Shop 7, 200 Bourke Street
Melbourne VIC 3000
+61 3 9650 3818
There’s nothing else I like in life than a plate of hot fried dumplings… well, except for sharing plates of said hot fried dumplings with amazing food blogger friends. And with that, I caught up with Dave, Winston and Amy (nice to FINALLY meet you, Ames!) for a mid-week dinner at what was then Melbourne’s newest dumpling darling (since then, there’s probably been about five new dumpling restaurants that have opened in the city… who knows).
ShanDong Mama arrived in Chinatown quietly not too long ago before being caught up in a bit of a social media flurry once everyone found out about it. Instead of the northern Chinese-style dumplings that we’re used to in Melbourne, diners are treated to Shandong-style dumplings which, due to its eastern China location, is heavy on the seafood. Hmm seafood dumplings in a restaurant that will no doubt lend itself to ‘your mum’-type jokes? Count me in!
Because it was in the middle of February and bloody hot, I quickly ordered an iced lemon tea to soothe my parched throat.
I couldn’t help but laugh at Dave who ordered what was probably the most exotic thing on the drinks menu, the eight-treasure tea (or something like that). Unbeknownst to him (and well, us), the tea actually arrived hot. And because Dave was too polite to take it back to the kitchen, he diplomatically drank the whole thing while suffering in silence (haha, it’s not that the tea tasted bad – it just wasn’t the right weather for it!).
We ordered several plates of dumplings and one non-dumpling dish, the homemade noodles with shredded pork, egg and seasonal vegetable in sesame sauce ($10.80). I said that this dish reminded me of one of my favourite Korean dishes, bibimbap, and the others agreed.
Unfortunately, I’d choose a hot bowl of bibimbap over this when it comes to taste. The noodles were chewy in texture and I couldn’t fault the other ingredients. It was the sesame sauce that let everyone down – it was just too bland. And not even a dash of chilli oil could save it. A bit of fish sauce or even sesame oil in the mix would have made the dish taste a LOT better.
We ordered three different dumplings, all of them fried. And they all looked like that (above).I took photos of each plate but because I’m an idiot, forgot to note which was which – not that it mattered anyway because they all looked the same on the outside. I have to admit that the dumplings’ long bodies and open ends tripped me out a little but pretty soon, we were all silently nibbling on these beauties.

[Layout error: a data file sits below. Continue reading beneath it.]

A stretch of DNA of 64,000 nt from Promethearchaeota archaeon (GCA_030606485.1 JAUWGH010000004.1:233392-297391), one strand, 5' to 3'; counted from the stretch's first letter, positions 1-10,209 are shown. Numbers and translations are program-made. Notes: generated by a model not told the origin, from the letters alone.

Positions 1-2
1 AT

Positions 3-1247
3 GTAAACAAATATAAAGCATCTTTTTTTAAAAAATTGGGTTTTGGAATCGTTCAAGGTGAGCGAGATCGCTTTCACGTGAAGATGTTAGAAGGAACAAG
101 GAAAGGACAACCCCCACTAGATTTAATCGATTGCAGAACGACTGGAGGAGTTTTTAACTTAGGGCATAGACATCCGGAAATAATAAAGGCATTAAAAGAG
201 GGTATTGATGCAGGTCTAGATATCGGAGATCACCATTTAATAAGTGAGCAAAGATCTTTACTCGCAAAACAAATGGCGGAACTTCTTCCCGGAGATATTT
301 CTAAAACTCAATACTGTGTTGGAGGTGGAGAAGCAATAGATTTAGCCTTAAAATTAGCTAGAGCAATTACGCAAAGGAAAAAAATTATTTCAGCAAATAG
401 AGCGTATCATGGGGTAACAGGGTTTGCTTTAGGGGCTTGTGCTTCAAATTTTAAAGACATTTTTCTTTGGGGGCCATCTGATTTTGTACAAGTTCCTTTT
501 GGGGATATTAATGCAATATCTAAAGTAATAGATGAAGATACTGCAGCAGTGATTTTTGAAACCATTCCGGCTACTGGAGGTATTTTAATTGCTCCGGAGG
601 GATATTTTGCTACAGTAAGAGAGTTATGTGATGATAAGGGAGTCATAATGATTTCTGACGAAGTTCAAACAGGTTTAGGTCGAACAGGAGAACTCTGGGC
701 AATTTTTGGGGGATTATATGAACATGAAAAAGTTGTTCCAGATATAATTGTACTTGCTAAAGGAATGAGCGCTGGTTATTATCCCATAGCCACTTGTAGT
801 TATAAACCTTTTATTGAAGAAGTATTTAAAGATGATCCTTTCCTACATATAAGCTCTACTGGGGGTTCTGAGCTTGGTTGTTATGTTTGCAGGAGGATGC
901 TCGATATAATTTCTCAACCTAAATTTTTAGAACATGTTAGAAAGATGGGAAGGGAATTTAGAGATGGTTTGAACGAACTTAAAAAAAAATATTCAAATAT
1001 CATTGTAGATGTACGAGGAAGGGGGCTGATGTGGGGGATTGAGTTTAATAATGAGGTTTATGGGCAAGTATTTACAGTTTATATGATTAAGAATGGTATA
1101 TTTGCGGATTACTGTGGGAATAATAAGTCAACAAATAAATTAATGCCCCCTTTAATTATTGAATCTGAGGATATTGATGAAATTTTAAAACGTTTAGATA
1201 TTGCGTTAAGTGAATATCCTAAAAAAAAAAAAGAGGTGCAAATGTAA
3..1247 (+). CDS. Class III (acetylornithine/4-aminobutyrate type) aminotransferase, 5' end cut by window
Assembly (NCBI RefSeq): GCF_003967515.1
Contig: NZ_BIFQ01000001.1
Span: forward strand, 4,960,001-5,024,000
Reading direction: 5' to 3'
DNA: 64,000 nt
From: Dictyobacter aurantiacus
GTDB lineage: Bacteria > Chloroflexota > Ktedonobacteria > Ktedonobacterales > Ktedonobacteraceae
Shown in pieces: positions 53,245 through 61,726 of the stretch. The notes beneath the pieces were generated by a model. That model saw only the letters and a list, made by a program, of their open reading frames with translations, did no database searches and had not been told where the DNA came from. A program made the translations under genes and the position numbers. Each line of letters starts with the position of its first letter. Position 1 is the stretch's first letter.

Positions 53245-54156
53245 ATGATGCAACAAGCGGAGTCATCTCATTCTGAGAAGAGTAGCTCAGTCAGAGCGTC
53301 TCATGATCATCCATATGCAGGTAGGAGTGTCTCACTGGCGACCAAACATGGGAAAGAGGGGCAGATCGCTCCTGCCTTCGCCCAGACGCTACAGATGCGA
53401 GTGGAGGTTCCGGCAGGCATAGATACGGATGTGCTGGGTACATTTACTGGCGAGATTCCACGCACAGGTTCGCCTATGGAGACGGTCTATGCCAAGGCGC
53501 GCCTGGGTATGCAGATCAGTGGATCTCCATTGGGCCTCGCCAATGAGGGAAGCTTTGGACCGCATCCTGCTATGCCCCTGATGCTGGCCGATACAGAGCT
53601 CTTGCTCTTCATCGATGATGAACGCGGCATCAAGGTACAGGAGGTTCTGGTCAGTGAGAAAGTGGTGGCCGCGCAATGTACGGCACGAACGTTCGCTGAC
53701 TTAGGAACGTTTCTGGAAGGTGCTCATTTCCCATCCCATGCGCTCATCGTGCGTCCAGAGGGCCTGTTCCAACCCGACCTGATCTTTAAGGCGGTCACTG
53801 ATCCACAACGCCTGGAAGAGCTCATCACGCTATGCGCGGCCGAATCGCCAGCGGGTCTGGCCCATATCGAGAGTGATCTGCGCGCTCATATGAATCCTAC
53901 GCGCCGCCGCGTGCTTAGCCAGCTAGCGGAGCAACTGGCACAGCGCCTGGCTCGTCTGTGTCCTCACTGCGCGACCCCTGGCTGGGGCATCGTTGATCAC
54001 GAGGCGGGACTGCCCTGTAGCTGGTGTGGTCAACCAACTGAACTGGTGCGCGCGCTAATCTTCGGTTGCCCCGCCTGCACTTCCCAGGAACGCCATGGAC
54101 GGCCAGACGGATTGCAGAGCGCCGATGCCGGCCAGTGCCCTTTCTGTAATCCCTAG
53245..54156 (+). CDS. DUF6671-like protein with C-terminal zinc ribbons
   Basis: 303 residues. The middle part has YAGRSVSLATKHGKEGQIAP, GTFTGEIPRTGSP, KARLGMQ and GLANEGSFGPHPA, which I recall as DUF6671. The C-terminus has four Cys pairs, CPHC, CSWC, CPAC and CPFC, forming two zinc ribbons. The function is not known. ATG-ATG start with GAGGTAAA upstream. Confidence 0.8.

These are the mackerel dumplings (10 pieces for $13.80), recommended by many a food blogger. The filling was a lovely mousse-like mix of mackerel fillet with coriander, ginger and chives. I liked the soft texture of the filling and the coriander, ginger and chives kept things fresh.
Meanwhile, the Melbourne dumplings (also 10 pieces for $13.80) sounded epic on paper. Inspired by the ‘Australian multicultural food scene’, the filling was mad out of a seafood medley of prawn, calamari, mussel, fish before being mixed in with chicken mince, lemon rind, olive oil, parsley and garlic. I liked that the owner ‘Ma Ma’ chucked in lemon rind and olive oil as a nod to the wogs who migrated to Australia decades ago and have contributed significantly to our society. The dumplings were nice enough but given the heavy list of ingredients, I did expect them to be a lot tastier than they actually were.
Our favourite, however, had to be the good ol’ classic pork dumplings (10 pieces for $9.80). The filling was excellent – minced pork mixed with cooking wine, coriander, black fungus, cabbage and dried shrimp, all tied together with dashes of sesame oil. It was beautiful.
Apart from the mediocre noodles, we all thought that the dumplings at ShanDong Mama were great. While I still prefer my Northern-style pan-fried dumplings and Shanghai xiaolongbao, I was glad to have tasted a different style of dumplings and hope that ShanDong Mama do very well. I will definitely come back should I get tired of all the ‘standard’ dumpling offerings elsewhere in the city.